PLATTSBURGH — * 2 boys whose names are on the monument were killed during the war & buried at sea*

This is the notation at the top of Henry Fountaine's card for his plot — District 10, Section B, Lot 8 — in St. Peter's Cemetery located on South Catherine Street in Plattsburgh.

He and his wife, Lillian (LaFountain), erected a tombstone in their parish cemetery in memory of their sons, Charles and Kenneth, who died in the European Theater during World War II.


PFC Charles H. Fountain enlisted in the U.S. Army on Oct 16, 1939 and was stationed in Plattsburgh until war broke out.

Assigned to the 1st Division, 26th Infantry , “The Blue Spaders,” he was killed in action in Sicily, according to a Press-Republican dispatch dated Aug. 29, 1944.

Pvt. Kenneth F. Fountain was assigned to the Med. Det. 15th Infantry Regiment, 3rd Infantry Division during World War II.

He and his Ohioan brother-in-arms, Raymond L. Smith, were killed Aug. 18, 1944, during the liberation of La Roquebrussanne, which is located in the Provence-Alpes-Côte d'Azur region in southeastern France.

Aug. 18 marks the 75th anniversary of their death, and La Roquebrussanne Mayor Michel Gros and Pierre Pillet, head of Language Faculty in Cambridge in the UK, summer resident of La Roquebrussanne and local history enthusiast, are keen to establish contact with relatives of Kenneth and James to let them know how their village still honors the these young Americans for the ultimate sacrifice they made on behalf of La Rocquebrussane's liberation.


John Burke is the manager of the Fountain Brothers American Legion Post 1619 in West Plattsburgh.

“This whole place is named after the Fountain Brothers,” John, the son of Harold and Valentina “Vickie” Burke, said.

“I am related through my Aunt Elise Burke. She married a brother of the two uncles that got killed. My father's sister married a Fountain. Her kids are Fountains.”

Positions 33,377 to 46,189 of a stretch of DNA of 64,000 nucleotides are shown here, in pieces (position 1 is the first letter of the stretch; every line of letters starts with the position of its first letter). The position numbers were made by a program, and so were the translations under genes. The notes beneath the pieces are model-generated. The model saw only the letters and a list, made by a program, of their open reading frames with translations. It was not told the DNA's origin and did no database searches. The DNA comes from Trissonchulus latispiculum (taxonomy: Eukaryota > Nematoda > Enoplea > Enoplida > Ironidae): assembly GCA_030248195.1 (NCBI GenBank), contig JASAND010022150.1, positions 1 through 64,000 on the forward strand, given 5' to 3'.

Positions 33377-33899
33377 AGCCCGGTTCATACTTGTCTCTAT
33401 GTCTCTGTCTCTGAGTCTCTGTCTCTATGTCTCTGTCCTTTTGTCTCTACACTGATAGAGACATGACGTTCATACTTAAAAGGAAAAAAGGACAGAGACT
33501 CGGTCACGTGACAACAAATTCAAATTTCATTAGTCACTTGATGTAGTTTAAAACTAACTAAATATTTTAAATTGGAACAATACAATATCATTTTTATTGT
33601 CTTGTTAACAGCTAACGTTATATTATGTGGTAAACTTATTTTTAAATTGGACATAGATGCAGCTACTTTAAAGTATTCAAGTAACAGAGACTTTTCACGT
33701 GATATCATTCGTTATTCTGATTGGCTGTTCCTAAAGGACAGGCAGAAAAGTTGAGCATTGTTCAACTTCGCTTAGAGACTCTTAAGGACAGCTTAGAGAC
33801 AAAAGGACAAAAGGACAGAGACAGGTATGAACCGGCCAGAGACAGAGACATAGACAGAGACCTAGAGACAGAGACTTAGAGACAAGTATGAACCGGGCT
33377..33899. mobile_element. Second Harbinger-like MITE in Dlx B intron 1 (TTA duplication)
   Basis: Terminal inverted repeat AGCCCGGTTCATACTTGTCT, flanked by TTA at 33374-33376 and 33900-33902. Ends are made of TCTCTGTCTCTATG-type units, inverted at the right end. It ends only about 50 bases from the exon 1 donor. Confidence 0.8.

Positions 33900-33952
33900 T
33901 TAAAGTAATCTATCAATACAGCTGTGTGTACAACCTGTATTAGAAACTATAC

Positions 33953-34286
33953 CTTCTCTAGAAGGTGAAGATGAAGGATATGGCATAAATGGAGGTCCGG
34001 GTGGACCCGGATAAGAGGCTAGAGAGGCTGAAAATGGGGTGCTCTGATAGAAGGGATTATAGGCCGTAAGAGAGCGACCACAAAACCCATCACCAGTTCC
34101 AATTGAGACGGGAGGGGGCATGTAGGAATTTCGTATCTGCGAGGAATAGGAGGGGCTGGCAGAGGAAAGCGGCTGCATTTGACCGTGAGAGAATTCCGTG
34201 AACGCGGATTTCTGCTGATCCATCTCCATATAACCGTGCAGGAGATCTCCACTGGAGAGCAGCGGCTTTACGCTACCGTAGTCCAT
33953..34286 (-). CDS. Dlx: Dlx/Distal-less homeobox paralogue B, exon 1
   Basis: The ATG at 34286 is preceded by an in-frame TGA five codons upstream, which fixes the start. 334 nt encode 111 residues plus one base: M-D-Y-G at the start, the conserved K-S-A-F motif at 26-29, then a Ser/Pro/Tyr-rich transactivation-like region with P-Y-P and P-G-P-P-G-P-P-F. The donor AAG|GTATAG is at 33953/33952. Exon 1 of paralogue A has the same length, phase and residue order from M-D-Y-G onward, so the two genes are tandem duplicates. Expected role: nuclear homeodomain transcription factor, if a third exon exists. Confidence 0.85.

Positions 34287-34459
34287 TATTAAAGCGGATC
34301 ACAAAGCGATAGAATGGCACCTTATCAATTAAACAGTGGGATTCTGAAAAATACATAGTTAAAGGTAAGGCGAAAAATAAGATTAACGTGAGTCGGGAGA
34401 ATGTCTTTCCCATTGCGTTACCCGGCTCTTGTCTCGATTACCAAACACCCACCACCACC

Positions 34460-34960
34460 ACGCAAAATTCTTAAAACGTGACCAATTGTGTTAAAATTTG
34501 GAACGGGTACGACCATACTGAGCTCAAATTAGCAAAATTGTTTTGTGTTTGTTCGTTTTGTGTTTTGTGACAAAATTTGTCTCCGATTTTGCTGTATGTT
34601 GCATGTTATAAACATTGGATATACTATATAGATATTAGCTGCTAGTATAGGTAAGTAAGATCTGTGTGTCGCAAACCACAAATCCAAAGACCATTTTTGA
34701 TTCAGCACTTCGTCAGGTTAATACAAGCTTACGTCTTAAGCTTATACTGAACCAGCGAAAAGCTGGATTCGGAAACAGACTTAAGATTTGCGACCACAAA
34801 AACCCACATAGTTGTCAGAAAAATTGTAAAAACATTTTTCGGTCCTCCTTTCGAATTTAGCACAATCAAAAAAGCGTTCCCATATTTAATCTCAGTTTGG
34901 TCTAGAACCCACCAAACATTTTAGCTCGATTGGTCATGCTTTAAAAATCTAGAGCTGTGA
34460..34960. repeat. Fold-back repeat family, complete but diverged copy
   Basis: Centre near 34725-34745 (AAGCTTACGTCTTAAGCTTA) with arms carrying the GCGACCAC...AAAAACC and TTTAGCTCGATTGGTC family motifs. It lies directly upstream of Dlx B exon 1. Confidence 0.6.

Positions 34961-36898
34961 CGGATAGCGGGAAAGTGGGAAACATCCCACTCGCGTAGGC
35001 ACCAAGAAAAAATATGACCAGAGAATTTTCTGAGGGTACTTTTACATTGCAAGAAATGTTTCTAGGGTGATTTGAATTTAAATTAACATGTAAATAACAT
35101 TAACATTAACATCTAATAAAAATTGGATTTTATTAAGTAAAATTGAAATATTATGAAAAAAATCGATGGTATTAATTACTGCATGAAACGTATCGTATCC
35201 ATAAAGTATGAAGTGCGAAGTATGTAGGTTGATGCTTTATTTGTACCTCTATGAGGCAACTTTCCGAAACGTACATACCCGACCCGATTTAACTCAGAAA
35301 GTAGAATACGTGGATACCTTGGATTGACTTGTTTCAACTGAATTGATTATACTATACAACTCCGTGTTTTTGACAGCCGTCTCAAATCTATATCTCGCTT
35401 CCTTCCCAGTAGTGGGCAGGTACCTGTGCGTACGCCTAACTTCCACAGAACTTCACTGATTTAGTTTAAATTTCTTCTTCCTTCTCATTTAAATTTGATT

Charles and Kenneth's brother, Allen, married Elise Alice Burke (1913-1972), and their children were Thomas C. Fountain (1942-2012) and Garry A. Fountain (1946-1993).

Clifford, a NYSEG employee, married the former Isabelle Blaise.

Their two daughters are Mrs. Robert (Mary) Miner and Mrs. Martin (June) Selby.

John was born in 1943 and served in the U.S. Navy, 1962-64, during the Vietnam War.

“We worked on submarines, consequently I never went over,” he said.

An outlier, his three brothers were Marines.

“My father was in the Marine Corps,” John said.

“He was at Guadalcanal. All the cousins are almost all dead — Tommy, Allen. I knew the Fountains because they all lived here.” 


John has only been manager of Post 1619 for a year, but he has been a member of Post 1619 since 1965.

In the post is a wall that commemorates all the locals who have died in every conflict since World War II.

John gingerly takes down two plaster-of-Paris frames with convex glass that protect the images of Charles and Kenneth, who pose proudly in their uniforms.

These precious images were probably donated by their parents to the Post 1619, which was chartered in 1948.

“The first ones,” John said.

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To get up to speed, read "In Search of Kin," which was published in the Aug. 3, 2019, edition of the Press-Republican.